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NCJ Number: 89913 Add to Shopping cart Find in a Library
Title: Reintegrating the Ex-Offender - A Critique of Education and Employment Programs (From Locked Up But Not Locked Out - Correctional Education Is the Key, 1982 - See NCJ-89912)
Author(s): J L Jengeleski
Date Published: 1982
Page Count: 15
Sponsoring Agency: National Institute of Justice/
Rockville, MD 20849
NCJRS Photocopy Services
Rockville, MD 20849-6000
Sale Source: National Institute of Justice/
NCJRS paper reproduction
Box 6000, Dept F
Rockville, MD 20849
United States of America

NCJRS Photocopy Services
Box 6000
Rockville, MD 20849-6000
United States of America
Type: Program/Project Evaluation
Language: English
Country: United States of America
Annotation: A literature review indicates that evaluation studies have yet to identify those aspects of reintegrative educational and employment programs that reduce recidivism, which calls for new programs and improved evaluation research.
Abstract: No single program or factor has been identified as the 'cure-all' responsible for reducing recidivism and improving exoffender employment opportunities. Martinson concludes that rehabilitative programs may fail because they (1) have no relationship to life outside the institution, (2) are incapable of overcoming the deleterious effects of imprisonment, (3) teach skills which are obsolete in the marketplace, and (4) may not counter the exoffender's proclivity for a life of crime. Further, a number of earlier studies by Adams (1974) found that correctional research is inaccurate, inconsistent, and of questionable reliability. Logan found that although education programs make the most claims of success, they fulfill the fewest methodological criteria required to support such claims. Recommendations offered by Jengeleski (1980) are helpful: (1) studies should be replicated longitudinally to determine long-term effects of program participation compared to similar groups that did not participate; (2) studies should assess possible differential treatment effects of exoffender programs; (3) studies should be conducted to assess the impact of exoffenders in youth advocacy roles; and (4) postrelease linkages between higher education programs, employment opportunities, and community resources should be established. Fifty-five references are listed.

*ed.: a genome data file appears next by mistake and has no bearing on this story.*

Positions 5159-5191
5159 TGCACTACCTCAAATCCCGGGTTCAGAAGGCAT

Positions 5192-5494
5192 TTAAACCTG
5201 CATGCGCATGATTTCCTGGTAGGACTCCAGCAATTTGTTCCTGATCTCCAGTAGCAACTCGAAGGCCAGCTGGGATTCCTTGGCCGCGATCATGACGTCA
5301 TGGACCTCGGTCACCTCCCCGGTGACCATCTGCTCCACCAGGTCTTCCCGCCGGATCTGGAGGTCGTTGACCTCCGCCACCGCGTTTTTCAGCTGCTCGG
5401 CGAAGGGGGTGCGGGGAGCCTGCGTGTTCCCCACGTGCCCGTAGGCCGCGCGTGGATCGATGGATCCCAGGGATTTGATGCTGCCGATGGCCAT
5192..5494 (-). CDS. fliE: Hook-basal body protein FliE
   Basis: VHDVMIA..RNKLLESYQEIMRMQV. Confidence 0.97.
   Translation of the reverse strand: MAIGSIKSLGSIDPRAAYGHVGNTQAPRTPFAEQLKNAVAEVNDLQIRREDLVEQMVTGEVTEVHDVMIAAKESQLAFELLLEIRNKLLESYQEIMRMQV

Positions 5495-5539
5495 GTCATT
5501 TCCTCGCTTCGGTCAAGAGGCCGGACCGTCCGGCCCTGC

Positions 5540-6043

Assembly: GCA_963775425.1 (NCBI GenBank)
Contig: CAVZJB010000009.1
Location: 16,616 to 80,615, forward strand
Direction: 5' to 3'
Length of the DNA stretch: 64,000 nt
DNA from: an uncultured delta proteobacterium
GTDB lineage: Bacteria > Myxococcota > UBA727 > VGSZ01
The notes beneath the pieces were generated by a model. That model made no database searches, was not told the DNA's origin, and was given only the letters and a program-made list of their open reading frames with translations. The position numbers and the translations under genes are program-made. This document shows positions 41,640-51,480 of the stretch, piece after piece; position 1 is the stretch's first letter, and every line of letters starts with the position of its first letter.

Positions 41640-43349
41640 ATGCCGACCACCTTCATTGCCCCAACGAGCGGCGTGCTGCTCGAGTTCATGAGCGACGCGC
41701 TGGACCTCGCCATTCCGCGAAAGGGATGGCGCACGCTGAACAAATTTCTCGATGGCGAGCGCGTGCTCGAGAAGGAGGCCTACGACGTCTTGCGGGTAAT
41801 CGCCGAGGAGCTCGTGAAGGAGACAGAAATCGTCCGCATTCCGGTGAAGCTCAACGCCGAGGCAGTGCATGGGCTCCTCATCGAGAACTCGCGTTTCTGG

Index Term(s): Evaluative research; Ex-offender employment; Inmate academic education; Post-release programs; Program evaluation; Vocational training
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